17 Mar Drainage Tips for Retaining Walls
Retaining walls are the perfect blend of function and aesthetic. They help protect your property, home, and surrounding landscape from natural elements by adding a unique design element to your yard. When designing and constructing a retaining wall, there are several things to consider, from what materials will be used to what function the structure will serve. Proper drainage is needed for any retaining wall to function correctly and stay standing for years to come.
The Benefits and Purpose of Retaining Walls
Often made of stone or wood, retaining walls are protective structures that level uneven ground while creating a barrier between different spots on your property. These structures can also help stabilize sloped areas of your yard while controlling soil erosion or water run-off. While some retaining walls are created to help stop things like erosion or water run-off from damaging your home or yard, others are purely aesthetic. Retaining walls can be designed as privacy barriers, elevated planting beds, additional seating, or enclosed living spaces. Your reasoning for building a retaining wall will be specific to your property’s needs, but there are several benefits to installing one of these structures in your yard.
Designing Your Retaining Wall: Initial Stages
When designing your retaining wall, there are many factors you need to consider. The questions below are a few you should ask reputable landscaping companies, so you choose the best team for the design and construction of your project.
- What kind of material will work best?
- What are the codes in your area and will they impact your project?
- What style of wall should you choose?
- How can you achieve the best drainage?
- How do you build a long-lasting wall?
- What added features do you want to include?
As the benefits of a retaining wall are endless, so are the material options used for design. The material you select can impact what type of retaining wall you build and vice versa. Whether you pick wood, concrete blocks, dry stone walls, or another building material, you want to try to keep the same type of material for all landscape features to support design continuity. The design of your retaining wall is solely based on what purpose you want the structure to serve. Common types of retaining walls include:
- Sheet pile
Proper Drainage Is Key
Regardless of the type of material you use or style of retaining wall built, proper drainage will help your wall stay standing. Without proper drainage, pressure can build up behind the wall and cause cracking or bulging. There are many methods you can use to ensure adequate drainage is achieved from project start.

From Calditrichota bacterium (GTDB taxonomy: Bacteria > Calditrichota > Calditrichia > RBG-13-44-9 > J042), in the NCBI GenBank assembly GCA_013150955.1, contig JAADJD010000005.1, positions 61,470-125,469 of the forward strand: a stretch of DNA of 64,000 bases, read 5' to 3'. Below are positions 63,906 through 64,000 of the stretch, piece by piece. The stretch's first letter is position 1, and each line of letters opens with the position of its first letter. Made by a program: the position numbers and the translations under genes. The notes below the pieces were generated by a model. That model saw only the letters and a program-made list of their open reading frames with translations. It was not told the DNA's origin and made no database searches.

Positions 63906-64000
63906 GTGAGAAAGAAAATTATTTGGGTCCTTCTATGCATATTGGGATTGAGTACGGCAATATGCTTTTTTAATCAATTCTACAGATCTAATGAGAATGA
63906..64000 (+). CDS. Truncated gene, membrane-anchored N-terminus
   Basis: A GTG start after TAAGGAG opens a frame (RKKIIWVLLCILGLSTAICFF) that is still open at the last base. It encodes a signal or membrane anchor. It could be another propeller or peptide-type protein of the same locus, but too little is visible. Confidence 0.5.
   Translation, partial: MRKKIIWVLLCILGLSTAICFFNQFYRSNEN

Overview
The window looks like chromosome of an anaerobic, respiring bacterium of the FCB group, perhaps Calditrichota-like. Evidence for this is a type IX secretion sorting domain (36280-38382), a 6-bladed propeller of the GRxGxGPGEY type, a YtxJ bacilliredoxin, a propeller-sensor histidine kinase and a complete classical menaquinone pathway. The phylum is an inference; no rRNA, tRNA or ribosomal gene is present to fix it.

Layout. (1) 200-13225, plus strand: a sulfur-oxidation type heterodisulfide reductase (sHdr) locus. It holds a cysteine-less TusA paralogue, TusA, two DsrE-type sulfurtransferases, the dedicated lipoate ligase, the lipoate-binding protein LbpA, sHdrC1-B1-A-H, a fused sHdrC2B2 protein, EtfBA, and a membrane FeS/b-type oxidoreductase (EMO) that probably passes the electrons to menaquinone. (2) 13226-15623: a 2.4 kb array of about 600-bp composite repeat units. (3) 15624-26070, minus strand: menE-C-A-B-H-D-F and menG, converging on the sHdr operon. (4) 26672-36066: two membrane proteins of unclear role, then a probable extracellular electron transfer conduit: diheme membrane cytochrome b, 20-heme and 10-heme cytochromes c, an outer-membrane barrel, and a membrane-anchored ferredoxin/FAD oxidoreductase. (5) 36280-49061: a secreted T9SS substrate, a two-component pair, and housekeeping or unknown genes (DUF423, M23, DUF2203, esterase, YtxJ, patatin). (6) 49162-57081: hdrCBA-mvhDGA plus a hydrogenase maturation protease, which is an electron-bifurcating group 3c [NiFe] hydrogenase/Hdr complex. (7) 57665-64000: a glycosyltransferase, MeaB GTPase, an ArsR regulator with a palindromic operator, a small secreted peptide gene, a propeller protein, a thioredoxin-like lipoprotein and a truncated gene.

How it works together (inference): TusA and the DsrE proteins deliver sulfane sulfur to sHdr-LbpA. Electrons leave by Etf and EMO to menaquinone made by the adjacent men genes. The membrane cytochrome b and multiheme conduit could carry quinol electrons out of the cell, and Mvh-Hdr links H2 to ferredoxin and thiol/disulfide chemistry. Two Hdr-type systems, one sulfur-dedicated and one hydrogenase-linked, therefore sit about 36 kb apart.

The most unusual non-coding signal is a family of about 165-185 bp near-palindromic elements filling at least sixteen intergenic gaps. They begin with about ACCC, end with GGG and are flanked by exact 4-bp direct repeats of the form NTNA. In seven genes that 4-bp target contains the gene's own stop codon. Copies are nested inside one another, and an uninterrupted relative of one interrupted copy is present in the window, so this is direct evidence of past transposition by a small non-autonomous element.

- Sufficient backfill. The dirt that sits behind your retaining wall is backfill. For proper drainage, your contractor should backfill at least 12 inches of space behind the wall with gravel or similar aggregate.
- Installing perforated piping. Also known as drain tile, perforated piping is installed at the base of a retaining wall to offer as an escape route for groundwater. An adequately installed perforated pipe will carry groundwater to the wall’s ends allowing it to drain away. Without this piping, groundwater can become trapped, resulting in structural issues. Pipe ends can be covered with crushed stone to hide their appearance. Fabric can also be affixed to pipe holes to prevent clogging.
- Weeping holes. Your contractor can drill holes through your retaining wall to provide another escape for excess water. Weeping holes are usually 4 to 6 inches in diameter, so a small drainpipe can go through the wall.
- Proper grading. You must have accurate grading when building your wall to minimize the amount of water that flows toward it. Usually, soil naturally slopes toward the wall causing surface water to move similarly.
- Other factors. A granular and cohesionless soil mixture allows water to access weeping holes and perforated piping. A reliable soil mixture should be used for backfilling, so water travels more efficiently and doesn’t become trapped. Eliminating excess moisture should also be considered during the construction process.
Other Tips for a Successful Retaining Wall
A strong and sturdy retaining wall relies on several factors coming together, including proper drainage. The 3:1 rule is a popular method when it comes to the slope of your wall. The change in height for every three feet of wall distance should not go over one foot. Exceeding this can cause your wall to sag or fall over. For example, a residential retaining wall generally does not exceed 4 feet. Anything higher can be overwhelming for your space, and may require additional supports like anchors or cantilevers. Your contractor may suggest a waterproof membrane based on your climate and soil to prevent excess moisture that may remain after run-off is gone.
Start Designing Today
Adding a retaining wall to your yard is one easy way to enhance your space while warding off the negative effects of nature’s elements. It’s best to take your time so you select the best type of design, material, and structure for your space. You must consider many factors when designing and building your wall, so don’t hesitate to ask experts for advice and assistance. Contacting a knowledgeable landscape company can help ensure your retaining wall will remain reliable for years to come.